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Old July 6th, 2003, 04:20 PM
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Default SQL Server date column and ASP

Hi All,

The installation of SQL Server 2000 on my server always shows a date column in the American format mm/dd/yyyy.

How do I get ASP to convert a date format of dd/mm/yyyy to mm/dd/yyyy using VBScript. Or, how do I get SQL Server 2000 to always have date columns as dd/mm/yyyy. My Regional Settings are set to UK and the date format as dd/mm/yyyy.

Any ideas?

Many thanks,

Treadmill
 
Old July 7th, 2003, 08:51 AM
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Dates are always stored the same way in SQL Server, regardless of where the server is located on the planet, and regardless of the language spoken by the people using it. :)

The datetime datatype is stored internally as two 4 byte integers: the first indicating the number of days which have elapsed since Jan 1, 1900. This is a signed number, and dates before Jan 1, 1753 are not allowed. The second integer stores the time of day as the number of milliseconds since midnight on that date.

The smalldatetime is similar, but using only 2 byte integers. The first representing the days since Jan 1, 1900, and the second the minutes since midnight.

So, what you are dealing with is a formatting issue, either when retrieving data and presenting it, or inputting it into the database, or specifying it in a query or in the definition of a database object (like a CONSTRAINT).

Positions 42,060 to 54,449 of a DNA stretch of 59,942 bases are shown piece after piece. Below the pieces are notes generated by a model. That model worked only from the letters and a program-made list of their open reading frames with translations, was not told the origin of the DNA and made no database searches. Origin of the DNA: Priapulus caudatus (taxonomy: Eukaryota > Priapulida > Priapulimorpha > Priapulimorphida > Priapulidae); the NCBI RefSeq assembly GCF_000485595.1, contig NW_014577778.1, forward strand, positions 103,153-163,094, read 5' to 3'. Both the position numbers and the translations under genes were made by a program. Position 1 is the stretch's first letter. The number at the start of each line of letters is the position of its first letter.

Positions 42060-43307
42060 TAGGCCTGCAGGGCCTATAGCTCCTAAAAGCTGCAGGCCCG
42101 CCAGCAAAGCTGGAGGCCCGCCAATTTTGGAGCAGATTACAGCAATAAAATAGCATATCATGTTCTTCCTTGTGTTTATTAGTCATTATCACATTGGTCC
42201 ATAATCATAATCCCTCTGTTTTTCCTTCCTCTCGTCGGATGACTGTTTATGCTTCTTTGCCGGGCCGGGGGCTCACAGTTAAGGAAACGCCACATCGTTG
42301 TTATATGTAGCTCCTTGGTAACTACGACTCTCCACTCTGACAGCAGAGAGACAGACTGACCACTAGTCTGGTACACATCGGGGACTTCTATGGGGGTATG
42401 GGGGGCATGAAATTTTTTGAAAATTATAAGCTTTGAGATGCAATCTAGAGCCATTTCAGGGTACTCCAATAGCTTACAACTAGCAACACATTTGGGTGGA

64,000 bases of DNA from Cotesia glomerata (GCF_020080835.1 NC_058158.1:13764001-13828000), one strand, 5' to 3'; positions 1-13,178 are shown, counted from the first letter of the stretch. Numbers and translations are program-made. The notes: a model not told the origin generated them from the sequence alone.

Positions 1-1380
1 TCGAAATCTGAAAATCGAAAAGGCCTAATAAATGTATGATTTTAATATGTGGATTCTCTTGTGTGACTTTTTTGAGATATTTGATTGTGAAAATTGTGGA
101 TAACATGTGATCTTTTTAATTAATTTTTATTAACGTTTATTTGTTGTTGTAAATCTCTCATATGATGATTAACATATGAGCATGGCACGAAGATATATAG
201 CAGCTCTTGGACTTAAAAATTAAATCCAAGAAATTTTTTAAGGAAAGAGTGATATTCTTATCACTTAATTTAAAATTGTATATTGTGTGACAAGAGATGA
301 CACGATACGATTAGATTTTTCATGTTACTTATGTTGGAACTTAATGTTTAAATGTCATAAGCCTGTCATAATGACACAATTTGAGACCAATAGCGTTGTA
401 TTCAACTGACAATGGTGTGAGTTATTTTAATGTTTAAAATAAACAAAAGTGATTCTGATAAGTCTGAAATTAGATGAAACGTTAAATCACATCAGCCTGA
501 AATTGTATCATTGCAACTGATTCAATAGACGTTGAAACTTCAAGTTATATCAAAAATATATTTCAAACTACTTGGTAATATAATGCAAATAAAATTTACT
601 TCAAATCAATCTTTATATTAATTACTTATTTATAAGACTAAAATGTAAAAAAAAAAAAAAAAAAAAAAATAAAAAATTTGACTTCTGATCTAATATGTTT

You can choose the format of the result when converting a datetime to a character string; see BOL for the CONVERT function; the style parameter of that function allows you to specify just about any format you can think of for the format of the resultant string.

You can choose the format for display in your host language if you wish to delay conversion until the data is returned to your app. See the FORMAT function in VBScript.

You can specify the format of data for input directly into SQL Server. See BOL for the SET DATEFORMAT command. Note that this affects how dates input into SQL Server are interpreted and has no effect on how dates are output.

See also BOL for "Writing International Transact-SQL Statements" for some tips on how to specify dates and time unambiguously regardless of the locale.

Jeff Mason
Custom Apps, Inc.
www.custom-apps.com





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